Last year's best penalty kill in the league isn't in the same form this year but it'll need to shape up for the last four games to make it in the stretch run.
Last season, the Vancouver Canucks rode the league’s best penalty kill to a Northwest Division title. This season, those same Canucks might have their road PK to blame if they miss the playoffs altogether. |
The Canucks gave up two powerplay goals – and a third just after a penalty expired – as they dropped a 4-0 decision to the Minnesota Wild. The loss leaves Vancouver in ninth place in the Western Conference.
The Canucks have now given up 42 powerplay goals on the road this season. Not only is that good for third-worst in the entire National Hockey League, but it’s more than double the number the Canucks have allowed at home (19). Vancouver’s PK percentage on the road heading into play Friday night was 79.2, good for 24th in the 30-team league.
In 2006-07, the ‘Nucks killed penalties on the road at an 84.2% clip, good for sixth overall. That unit took the second most road penalties of any team in the league. This season? The Canucks, again, sit in second. Fatigue is clearly not the answer for the dropoff.
With the Canucks having lost four consecutive games in regulation – three of which came on the road – the PK’s struggles have been especially apparent. Vancouver has given up six powerplay goals in those four games, and, again, another that was scored just after Alex Edler stepped out of the box.
The home PK – in contrast – is second best in the league. Because the Canucks kill penalties at GM Place at an 88% rate, their overall rank is a respectable 12th. In 2006-07, Vancouver had the best penalty-killing unit at home, converting at a gaudy 89.6%.
Perhaps the best move Alain Vigneault could have made Friday night was hypnotizing his team into believing they were playing a home game. He didn’t and the PK predictably struggled.
Pierre Marc-Bouchard got Minnesota on the board with his first goal in 19 games 11:37 into the first period. With penalty-killing ace Ryan Kesler in the penalty box, the Canucks had three chances to clear the zone but failed on all three. First, Sami Salo’s attempt was picked off by Bouchard. Then Willie Mitchell’s was blocked by Mikko Koivu. Mitchell was stymied again shortly thereafter by Brent Burns. Given its fourth lease on life, the PP finally capitalized, as Bouchard fired a slapper through a screen to make it 1-0 Wild.
Less than six minutes later, Minnesota was up by two. With Edler in the box for delay of game, Mitchell overskated a Trevor Linden pass and allowed Chris Simon to walk in all alone on Luongo. The Vancouver netminder made a brilliant blocker save but the Canucks never recovered, chasing the Wild around until Koivu walked off the goal line and snapped one short side.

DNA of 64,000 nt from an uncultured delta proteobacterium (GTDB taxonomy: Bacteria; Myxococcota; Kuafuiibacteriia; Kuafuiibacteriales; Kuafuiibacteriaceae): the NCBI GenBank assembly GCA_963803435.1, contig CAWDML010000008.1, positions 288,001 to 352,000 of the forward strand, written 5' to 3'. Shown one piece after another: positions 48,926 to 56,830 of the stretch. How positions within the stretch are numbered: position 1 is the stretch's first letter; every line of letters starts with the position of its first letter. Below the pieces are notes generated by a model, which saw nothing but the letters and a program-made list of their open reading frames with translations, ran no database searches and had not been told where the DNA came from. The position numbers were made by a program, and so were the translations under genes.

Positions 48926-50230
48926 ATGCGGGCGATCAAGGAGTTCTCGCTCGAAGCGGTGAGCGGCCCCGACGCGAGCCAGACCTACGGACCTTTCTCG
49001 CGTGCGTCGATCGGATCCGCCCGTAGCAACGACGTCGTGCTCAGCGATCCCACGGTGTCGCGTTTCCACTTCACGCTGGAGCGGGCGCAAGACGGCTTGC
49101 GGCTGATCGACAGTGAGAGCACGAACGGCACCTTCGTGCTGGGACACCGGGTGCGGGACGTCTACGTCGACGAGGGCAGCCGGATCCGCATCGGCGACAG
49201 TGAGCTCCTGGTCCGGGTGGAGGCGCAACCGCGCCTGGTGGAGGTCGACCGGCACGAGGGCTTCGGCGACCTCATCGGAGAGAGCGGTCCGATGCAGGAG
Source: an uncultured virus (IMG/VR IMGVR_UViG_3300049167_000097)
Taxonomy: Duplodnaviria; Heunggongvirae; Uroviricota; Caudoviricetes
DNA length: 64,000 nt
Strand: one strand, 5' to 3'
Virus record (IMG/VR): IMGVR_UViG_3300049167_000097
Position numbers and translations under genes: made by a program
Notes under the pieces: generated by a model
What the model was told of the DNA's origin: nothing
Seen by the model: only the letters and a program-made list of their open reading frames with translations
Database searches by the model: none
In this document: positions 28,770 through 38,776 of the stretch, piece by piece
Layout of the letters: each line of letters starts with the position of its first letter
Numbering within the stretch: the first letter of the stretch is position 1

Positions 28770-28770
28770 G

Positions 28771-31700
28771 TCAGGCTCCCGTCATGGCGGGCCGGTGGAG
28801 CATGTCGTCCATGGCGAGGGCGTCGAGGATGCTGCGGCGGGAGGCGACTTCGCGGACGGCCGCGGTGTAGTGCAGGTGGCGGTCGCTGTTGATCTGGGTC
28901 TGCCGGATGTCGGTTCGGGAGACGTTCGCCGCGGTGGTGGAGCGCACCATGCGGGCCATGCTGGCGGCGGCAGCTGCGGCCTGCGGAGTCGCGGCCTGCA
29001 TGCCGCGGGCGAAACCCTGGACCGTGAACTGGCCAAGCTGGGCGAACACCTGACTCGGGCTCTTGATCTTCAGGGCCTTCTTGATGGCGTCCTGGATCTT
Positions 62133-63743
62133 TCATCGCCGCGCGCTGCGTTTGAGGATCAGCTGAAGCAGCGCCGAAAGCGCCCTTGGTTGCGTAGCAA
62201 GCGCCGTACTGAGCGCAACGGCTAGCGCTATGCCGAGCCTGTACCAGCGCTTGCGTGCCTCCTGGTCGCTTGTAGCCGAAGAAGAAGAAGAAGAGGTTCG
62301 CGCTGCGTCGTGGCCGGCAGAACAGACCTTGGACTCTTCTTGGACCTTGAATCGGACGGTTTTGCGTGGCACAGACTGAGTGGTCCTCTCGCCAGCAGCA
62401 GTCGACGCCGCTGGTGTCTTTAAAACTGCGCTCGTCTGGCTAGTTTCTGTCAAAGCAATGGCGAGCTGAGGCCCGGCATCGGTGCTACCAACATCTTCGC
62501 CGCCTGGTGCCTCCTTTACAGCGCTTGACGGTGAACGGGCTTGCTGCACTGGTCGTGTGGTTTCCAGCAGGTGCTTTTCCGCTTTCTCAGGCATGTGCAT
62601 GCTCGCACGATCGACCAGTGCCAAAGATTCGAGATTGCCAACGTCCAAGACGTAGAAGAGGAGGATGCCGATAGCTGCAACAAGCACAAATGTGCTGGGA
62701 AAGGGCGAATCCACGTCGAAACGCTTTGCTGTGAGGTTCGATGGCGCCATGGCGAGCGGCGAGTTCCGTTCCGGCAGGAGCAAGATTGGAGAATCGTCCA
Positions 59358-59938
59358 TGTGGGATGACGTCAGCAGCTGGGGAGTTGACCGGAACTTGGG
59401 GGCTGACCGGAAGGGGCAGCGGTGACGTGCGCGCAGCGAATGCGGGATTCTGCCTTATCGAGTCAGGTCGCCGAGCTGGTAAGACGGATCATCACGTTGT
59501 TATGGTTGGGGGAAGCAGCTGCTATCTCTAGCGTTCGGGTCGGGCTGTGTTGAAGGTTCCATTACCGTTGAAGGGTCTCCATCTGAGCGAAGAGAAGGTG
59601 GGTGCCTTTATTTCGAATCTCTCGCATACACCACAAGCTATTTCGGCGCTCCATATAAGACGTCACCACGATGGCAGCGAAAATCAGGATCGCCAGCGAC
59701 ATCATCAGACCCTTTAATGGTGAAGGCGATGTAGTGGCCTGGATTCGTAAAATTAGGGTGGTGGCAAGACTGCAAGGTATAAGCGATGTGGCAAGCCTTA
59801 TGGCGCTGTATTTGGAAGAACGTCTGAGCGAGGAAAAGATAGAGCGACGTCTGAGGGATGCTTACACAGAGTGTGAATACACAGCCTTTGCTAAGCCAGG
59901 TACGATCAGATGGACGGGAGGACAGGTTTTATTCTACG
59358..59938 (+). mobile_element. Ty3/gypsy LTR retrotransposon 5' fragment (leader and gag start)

With the Canucks getting off to a much better start in the second period, a comeback was by no means out of the question. But with Byron Ritchie off for high-sticking, the Wild iced it.
Burns found a soft spot in the slot and Gaborik hit him with a quick pass that Burns one-timed past the blocker of Luongo. Alex Burrows was a millisecond too late in getting to Burns, allowing the Wild defenseman just enough time to give his team a three-goal lead.
The only powerplay Minnesota, essentially, failed to capitalize on on this night was an abbreviated one. Taylor Pyatt hooked Aaron Voros with 1:17 to go and was sent off for two minutes. But in a sign of just how rough a night the PK had, even its lone kill didn’t come easy. A Kim Johnsson slapshot hit the post and stayed out.
The good news for Vancouver is that its remaining four games are all at home. Not only do the Canucks kill penalties far better at GM Place, but the team overall has a superior record when it plays on home ice (20-12-5 as opposed to 18-18-5).
Over the past two seasons, Vancouver has certainly demonstrated it has the ability to kill penalties and kill them at a high percentage. If the Canucks are to make the playoffs in 2007-08, the PK might well have to carry them there.
4 – Shots on goals each for Markus Naslund and Daniel Sedin to lead all Canucks.
5 – Minutes for fighting for Jeff Cowan. Cowan valiantly came to Kevin Bieksa’s defense and fought the much bigger Derek Boogaard after Boogaard took a run at Bieksa midway through the third.
9 – Goals allowed on 44 shots by Roberto Luongo in his last two games. That’s a save percentage of .795. Luongo was pulled in back-to-back games for the first time since December 2005.
25 – Minutes in penalties for Alex Burrows. Burrows was issued a match penalty in the third period.
26:04 – Of ice-time for Bieksa to lead all skaters.
The offense didn’t generate much of anything. The newly reunited line of Henrik, Daniel, and Taylor Pyatt was split up for good in the second period.
The defense had another rough night, even though the Canucks were generously credited with just six giveaways. The Wild had no trouble giving whatever shot they wanted and great saves by Luongo and Sanford kept this game from getting even further out of hand.
The PP was 0-for-5 and missed out on two first-period chances that could have really changed the complexion of this game. The PK? Well, read the article to your left.